Will the Housing Market Be Fine after Tax Reform?

AEI’s Alex Brill wrote:

The prospect of major tax reform that broadens the tax base and lowers tax rates has the residential housing industry in panic mode. The National Association of Realtors recently called the House tax bill “an outright assault on homeownership in America.” Separately, a study commissioned by the Realtors warns that comprehensive tax reform would result in an average drop in home values of 10%. But the reality is that the housing market will be fine if the House Republican tax plan is enacted.

Yes, the number of taxpayers who choose to itemize their deductions would decline as a result of the House GOP tax plan, which nearly doubles the standard deduction and repeals or limits other itemized deductions. But to jump from that to warnings of a precipitous housing market decline demonstrates a lack of understanding of the effect of existing tax policy on the housing sector.

To grasp the relevancy of the mortgage interest deduction today, consider the example of a married couple who purchase a house for $213,099, the median home price for homes sold in the US in the second quarter of 2017. First-year interest payments, property tax payments and other potential deductions combined would almost certainly total less than the couple’s standard deduction, $12,700. Given this, these homeowners, and most of the millions of new homeowners buying less costly homes, would never receive a tax benefit from the mortgage interest deduction.

Even for a taxpayer buying a more expensive home, the mortgage interest and property tax deduction would only benefit the homeowner to the extent that the amount exceeds the standard deduction minus other deductions. For example, a married taxpayer with $3,000 in charitable donations, $2,000 in state income taxes, and $10,000 in combined mortgage interest and property taxes would receive a housing-related subsidy equal to a deduction of just $2,300, the amount that the $10,000 exceeds the $12,700 standard deduction after accounting for the other deductions. Over time, as the value of the standard deduction rises with inflation and the amount of interest paid per year on the mortgage falls, the value of the housing-related subsidies declines further. Simply put, the narrative that every homeowner relies heavily on the mortgage interest deduction is overstated. And for many, the tax benefit accrues only for a few years, if at all.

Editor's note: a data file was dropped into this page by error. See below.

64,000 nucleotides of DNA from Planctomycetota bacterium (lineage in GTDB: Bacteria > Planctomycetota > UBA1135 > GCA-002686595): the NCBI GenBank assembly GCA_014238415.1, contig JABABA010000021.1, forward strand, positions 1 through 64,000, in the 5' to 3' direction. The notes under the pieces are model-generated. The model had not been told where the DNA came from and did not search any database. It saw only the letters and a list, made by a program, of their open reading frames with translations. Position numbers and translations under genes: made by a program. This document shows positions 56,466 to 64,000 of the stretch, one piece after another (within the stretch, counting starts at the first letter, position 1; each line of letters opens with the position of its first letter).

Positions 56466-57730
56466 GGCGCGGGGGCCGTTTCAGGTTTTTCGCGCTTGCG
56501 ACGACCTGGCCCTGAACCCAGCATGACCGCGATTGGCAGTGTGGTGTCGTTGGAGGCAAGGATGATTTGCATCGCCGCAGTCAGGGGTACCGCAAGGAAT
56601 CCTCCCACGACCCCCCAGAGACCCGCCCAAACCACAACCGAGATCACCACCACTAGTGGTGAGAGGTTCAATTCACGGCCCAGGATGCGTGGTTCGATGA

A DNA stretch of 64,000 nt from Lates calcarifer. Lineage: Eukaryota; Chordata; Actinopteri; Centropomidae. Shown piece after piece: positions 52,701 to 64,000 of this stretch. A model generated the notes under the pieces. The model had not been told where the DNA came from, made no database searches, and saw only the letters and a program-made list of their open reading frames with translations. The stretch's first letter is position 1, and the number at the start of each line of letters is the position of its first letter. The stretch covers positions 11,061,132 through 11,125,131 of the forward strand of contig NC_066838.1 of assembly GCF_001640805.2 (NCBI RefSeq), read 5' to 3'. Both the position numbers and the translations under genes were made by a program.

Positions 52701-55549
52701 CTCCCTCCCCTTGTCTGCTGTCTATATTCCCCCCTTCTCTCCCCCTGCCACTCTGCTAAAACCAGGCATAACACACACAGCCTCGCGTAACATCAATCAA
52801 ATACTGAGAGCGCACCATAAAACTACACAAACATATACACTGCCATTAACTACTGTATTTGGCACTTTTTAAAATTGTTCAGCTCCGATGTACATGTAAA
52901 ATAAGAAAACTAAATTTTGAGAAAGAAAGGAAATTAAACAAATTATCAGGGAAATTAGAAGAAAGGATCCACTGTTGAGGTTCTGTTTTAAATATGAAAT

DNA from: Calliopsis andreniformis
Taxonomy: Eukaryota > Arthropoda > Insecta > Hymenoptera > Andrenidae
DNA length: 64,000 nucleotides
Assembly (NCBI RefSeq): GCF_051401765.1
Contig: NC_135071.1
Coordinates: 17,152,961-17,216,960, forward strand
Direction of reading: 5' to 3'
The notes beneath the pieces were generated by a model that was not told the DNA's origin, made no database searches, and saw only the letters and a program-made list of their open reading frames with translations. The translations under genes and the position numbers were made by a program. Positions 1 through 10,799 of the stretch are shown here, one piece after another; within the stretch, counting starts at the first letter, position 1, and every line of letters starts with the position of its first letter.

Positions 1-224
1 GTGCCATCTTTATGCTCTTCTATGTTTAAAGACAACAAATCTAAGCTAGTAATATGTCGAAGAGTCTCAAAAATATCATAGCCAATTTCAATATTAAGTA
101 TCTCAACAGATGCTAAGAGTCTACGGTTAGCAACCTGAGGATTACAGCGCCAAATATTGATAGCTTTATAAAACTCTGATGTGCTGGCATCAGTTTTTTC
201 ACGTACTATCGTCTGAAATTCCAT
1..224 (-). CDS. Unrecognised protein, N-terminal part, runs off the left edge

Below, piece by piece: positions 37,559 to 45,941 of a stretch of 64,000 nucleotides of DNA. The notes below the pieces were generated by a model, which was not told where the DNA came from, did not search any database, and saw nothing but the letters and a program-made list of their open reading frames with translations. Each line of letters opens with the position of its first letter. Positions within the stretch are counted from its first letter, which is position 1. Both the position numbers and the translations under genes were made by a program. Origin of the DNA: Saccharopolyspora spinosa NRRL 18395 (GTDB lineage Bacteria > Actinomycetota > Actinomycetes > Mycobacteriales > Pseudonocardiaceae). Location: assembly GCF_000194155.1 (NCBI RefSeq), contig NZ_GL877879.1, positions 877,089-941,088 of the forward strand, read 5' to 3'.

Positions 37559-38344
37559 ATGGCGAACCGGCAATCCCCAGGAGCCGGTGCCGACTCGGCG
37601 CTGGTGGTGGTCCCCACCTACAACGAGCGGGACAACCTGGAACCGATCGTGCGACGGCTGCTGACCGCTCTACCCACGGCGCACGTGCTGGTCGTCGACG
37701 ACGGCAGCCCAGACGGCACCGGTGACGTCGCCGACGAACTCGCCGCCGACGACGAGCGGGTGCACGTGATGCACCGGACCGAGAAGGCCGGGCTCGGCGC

Further refuting the panic is a new academic paper, forthcoming in the journal American Economic Review, analyzing the impact of a full repeal of the mortgage interest deduction. Economists Kamila Sommer and Paul Sullivan’s most important result, tucked into Appendix C of the online version, is that home prices under this reform would decline just 2% given the current interest rate environment, far less than the dire prediction made in the Realtors study. But even Sommer and Sullivan’s result, which accrues over a matter of years, likely overestimates the impact of the House Republican plan for three reasons.

First, the House GOP tax plan is less radical than the scenario studied by Sommer and Sullivan. The House GOP plan grandfathers all existing mortgages, continues to permit a deduction for the interest on the first $500,000 in mortgage debt and allows up to $10,000 in property tax to be deductible.

Second, Sommer and Sullivan makes a simplifying assumption that under current law all mortgage interest is tax deductible. Using the AEI Open Source Policy Center’s tax calculator, I estimate that just 75% of mortgage interest is deductible, an assumption shared by the economists who conducted the Realtors study. Moreover, I estimate that only two-thirds of taxpayers who itemize claim 100% of the tax benefit of their mortgage interest deduction. The rest claim an average tax break on just a small portion of their mortgage interest because their other deductions do not entirely exceed the standard deduction. This reality should further reduce the already small impact reported by Sommer and Sullivan.

And finally, comprehensive tax reform will increase after-tax incomes for most taxpayers, and the significant cut in the corporate tax rate from 35% to 20% will likely spur domestic investment and further increase household incomes. Higher incomes could increase demand for housing and put upward pressure on prices until the aggregate housing stock adjusts. If the final tax bill achieves the pro-growth objectives lawmakers desire, the net impact for housing could even be positive.

Realtors, homebuilders, and homeowners should relax. Tax reform may actually be a boon for housing.


Alex Brill is a resident fellow at the American Enterprise Institute.


Alex Brill
November 9, 2017